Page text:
By Zainab Iwayemi
Sunday Thomas, Nigeria’s commissioner for insurance and chief executive of National Insurance Commission (NAICOM) has revealed that as a way of sanitising the insurance sector and redeeming its image, the commission was compiling a list to detail insurance companies with huge unsettled claims for necessary regulatory action.
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The insurance commissioner at the 2020 insurance directors’ conference it organised in Lagos, told the board of directors of various insurance companies, that insurance has gone past the age of huge backlog of claims and that companies should live up to the task of being responsible to their clients as a good strategy.
“The era of a huge backlog of claims should no longer be associated with our companies, and while the commission is profiling companies with huge unsettled claims for necessary regulatory action, companies that are responsive to the plight of their clients in prompt settlement of claims are encouraged to sustain the good business conduct. To be able to meet their claims obligation at all times and participate in high ticket businesses, especially in the oil and gas sector, operators in the industry must strengthen their human and financial capital for effective participation in big-ticket risks,” Thomas said.
Comparing Nigeria’s insurance with its counterparts in developed economies, Thomas attributed the cause of ‘lack of faith’ in Nigerian insurance to unfavourable government policies.
“It has been observed that the gains of domestication policy of the government as enshrined in Nigeria Content Development Act 2010 is gradually losing its meaning for the insurance sector. More businesses especially in the oil and gas and the aviation sectors are now being reinsured abroad. Of more concern is the declining participation of life companies in the annuity business which is the emerging business for our industry. These are the areas where the industry can impose itself on the economy through the control of funds for national development.”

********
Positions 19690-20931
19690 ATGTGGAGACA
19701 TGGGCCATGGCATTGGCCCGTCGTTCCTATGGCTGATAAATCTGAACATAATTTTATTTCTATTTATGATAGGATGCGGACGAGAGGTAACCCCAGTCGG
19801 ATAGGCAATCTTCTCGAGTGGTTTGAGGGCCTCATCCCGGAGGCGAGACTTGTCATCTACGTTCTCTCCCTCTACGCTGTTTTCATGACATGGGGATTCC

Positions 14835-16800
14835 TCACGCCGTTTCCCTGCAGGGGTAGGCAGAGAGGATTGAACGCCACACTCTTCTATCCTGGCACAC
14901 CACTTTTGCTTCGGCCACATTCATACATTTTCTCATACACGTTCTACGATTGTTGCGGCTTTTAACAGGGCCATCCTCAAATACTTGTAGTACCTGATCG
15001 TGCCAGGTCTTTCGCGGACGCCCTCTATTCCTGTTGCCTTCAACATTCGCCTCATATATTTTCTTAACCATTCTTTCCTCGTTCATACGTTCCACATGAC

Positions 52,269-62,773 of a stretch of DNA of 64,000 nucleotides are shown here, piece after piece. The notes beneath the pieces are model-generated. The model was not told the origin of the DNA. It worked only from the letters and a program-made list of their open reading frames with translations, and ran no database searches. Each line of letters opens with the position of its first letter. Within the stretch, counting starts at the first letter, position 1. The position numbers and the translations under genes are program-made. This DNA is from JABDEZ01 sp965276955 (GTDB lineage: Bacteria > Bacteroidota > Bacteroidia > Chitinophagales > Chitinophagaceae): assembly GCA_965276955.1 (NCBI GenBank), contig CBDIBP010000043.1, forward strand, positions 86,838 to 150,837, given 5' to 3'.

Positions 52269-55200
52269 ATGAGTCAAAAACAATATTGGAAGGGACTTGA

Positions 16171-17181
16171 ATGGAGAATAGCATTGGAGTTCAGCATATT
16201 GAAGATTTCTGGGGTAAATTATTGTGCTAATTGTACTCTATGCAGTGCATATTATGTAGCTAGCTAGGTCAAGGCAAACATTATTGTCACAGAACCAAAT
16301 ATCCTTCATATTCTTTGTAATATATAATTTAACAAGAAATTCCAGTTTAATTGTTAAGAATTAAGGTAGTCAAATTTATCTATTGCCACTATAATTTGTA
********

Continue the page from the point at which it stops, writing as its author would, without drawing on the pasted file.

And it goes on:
Furthermore, the commissioner also stressed on the need for the insurance industry to invest substantially in technology as a key driver for developing the market in Nigeria.
“The institutions should be prepared to digitalise their processes, procedures and systems in order to make their operations seamless and real-time. The commission is investing heavily in automating its processes and expects nothing less from the insurance institutions. An industry Information Technology Guideline has been issued for the operators, and the commission requires your support and cooperation for effective compliance,” Thomas emphasized.
He, therefore, called on companies to engage in massive awareness programmes on relevant insurance cover for lives and properties of individuals and all businesses, citing that recent crises within the sector can be attributed to the youthful restiveness from the recent #ENDSARS protest, which was hijacked by hoodlums and louts who turned a peaceful action into social unrest leading to the vandalizing of properties and lootings amongst others.
“This is indeed an eye-opener for the Nigerian insurance market,” he said.